Internet Security Tip #1 spam
Posted by Laurel L. Russwurm on September 12, 2010
We all know spam is out there. We all get it. The only real way to stop spam is for no one to ever ever answer it.
Mark it as spam and delete it. But so long as one person somewhere in the world clicks ‘reply’ or ‘buy’, it will never go away.
But there are things we can do.
don’t make it easy for spammers
I can’t tell you how many times I’ve passed along this advice, because it is a simple thing that we can all do.
When sending email to many people it is much better to select “BCC” than “CC”.
- CC = stands for ‘carbon copy’
- BCC = stands for ‘blind carbon copy’
When you use “CC” every recipient gets access to every email address.
This is important because if even a single copy of your email goes astray and falls into the hands of a spam harvester, they get the bonanza of a whole pile of email addresses to send spam to or to sell to other spammers to send spam to. Spammers aren’t going away any time soon so we should at least try to make it tough for them.
BCC means that the recipients can only see your email address, their own, and the addressee if there is one. Sending them all BCC would mean that only 2 email addresses appear in the email.
Always use BCC
And no, I’m not saying that you can’t trust the people you sending email to.
The thing to realize is that email travels across the Internet. DPI is the equivalent of unsealing our email.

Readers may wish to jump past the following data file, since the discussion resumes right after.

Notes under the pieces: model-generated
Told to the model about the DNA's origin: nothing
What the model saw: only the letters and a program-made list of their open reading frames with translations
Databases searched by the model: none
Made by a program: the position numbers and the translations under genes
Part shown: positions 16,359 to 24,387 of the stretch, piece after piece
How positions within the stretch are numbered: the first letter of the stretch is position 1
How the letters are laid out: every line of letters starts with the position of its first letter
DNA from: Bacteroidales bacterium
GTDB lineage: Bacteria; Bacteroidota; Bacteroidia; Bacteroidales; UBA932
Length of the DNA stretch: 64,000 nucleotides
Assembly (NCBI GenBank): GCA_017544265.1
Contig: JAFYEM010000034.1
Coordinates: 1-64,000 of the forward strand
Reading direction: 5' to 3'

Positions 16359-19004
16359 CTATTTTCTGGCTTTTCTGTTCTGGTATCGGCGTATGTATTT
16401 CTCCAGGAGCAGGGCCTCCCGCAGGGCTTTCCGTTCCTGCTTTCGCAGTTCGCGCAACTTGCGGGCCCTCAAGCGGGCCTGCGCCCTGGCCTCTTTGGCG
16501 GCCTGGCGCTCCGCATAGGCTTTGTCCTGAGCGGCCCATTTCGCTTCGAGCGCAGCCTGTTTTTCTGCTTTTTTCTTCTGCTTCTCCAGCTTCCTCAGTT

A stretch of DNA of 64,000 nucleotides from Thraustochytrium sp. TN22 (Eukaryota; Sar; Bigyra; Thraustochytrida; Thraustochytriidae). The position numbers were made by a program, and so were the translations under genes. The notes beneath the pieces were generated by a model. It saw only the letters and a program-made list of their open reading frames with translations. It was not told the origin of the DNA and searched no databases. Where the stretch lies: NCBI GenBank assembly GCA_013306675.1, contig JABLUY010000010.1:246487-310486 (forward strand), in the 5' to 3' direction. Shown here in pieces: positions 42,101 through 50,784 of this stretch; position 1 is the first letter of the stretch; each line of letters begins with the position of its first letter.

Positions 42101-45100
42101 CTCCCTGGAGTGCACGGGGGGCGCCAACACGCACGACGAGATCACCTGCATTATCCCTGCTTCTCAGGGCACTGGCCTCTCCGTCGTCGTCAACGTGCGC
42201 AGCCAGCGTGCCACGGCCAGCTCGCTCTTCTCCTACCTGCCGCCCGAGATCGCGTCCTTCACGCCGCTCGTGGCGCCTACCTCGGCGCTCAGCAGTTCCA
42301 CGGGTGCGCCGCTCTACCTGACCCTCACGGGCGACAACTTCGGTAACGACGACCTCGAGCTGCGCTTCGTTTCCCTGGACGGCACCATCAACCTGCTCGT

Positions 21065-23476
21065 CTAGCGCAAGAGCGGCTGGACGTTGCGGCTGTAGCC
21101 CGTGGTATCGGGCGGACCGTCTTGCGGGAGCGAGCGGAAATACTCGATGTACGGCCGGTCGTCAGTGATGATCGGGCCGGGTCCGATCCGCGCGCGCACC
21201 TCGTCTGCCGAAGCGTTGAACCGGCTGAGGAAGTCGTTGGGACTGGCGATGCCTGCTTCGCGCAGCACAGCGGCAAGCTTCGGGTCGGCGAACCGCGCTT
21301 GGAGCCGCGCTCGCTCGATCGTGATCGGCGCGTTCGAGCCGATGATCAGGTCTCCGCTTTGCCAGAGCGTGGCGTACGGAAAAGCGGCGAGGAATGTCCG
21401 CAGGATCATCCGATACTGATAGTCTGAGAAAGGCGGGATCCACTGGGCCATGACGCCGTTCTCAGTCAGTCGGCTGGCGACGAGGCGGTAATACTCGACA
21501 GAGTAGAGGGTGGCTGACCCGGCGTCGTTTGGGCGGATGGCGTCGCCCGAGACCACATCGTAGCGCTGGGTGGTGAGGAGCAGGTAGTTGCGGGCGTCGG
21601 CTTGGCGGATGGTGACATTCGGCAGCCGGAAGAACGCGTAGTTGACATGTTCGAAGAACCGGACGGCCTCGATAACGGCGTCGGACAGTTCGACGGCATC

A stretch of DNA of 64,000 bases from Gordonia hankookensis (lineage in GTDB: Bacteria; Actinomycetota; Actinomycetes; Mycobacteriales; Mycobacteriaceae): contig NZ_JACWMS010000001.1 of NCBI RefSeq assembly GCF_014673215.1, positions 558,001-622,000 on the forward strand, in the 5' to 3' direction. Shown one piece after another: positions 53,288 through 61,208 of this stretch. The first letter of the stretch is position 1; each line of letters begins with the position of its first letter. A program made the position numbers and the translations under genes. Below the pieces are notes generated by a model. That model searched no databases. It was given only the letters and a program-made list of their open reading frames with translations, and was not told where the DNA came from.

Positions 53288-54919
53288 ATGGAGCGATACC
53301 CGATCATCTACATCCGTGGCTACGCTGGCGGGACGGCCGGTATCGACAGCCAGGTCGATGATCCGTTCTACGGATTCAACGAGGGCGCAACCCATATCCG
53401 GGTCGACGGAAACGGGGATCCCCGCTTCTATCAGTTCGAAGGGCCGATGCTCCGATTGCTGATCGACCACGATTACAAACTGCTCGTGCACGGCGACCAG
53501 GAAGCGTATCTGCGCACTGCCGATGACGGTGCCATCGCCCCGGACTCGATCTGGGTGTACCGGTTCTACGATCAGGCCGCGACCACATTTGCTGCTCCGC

But in Canada, the CRTC allows Bell Canada to use Deep Packet Inspection (DPI) to look inside Internet traffic– which includes email. DPI is illegal in Europe due to privacy concerns. It just takes one unscrupulous person with access and spammers have our email addresses.
history lesson: the origin of the carbon copy
Before computers, people in the 20th Century had typewriters. Typewriters were machines used for writing. Pressing down on a typewriter key worked the typewriter machine by striking the corresponding letter shaped metal die onto an inked ribbon against paper rolled into the machine.
When using a typewriter, it was possible to make an exact copy by sandwiching a piece of carbon paper between two sheets of typing paper and rolling them both into the typewriting machine. The force applied to the key would first transfer the ink to the paper and then through the flimsy carbon paper transferring the carbon onto the second piece of paper in the shape of the typed character.
The drawback was that the second copy was not crisp. The advantage that every keystroke was reproduced. This second copy was called a carbon copy. It was considered good form for the typist to type “cc” followed by the name of the person who would receive the second copy. In this way, bot copies indicate who received the letter.
A duplicate made without indicating a second recipient was called a “blind carbon copy” or “bcc” since the original recipient is not privvy to either the fact of it’s existence or information about it’s disposition. Often a file copy would be made in this fashion so that the sender retained a copy of his side of the correspondence.
“No Spam” image by laurelrusswurm under a Creative Commons CC0 License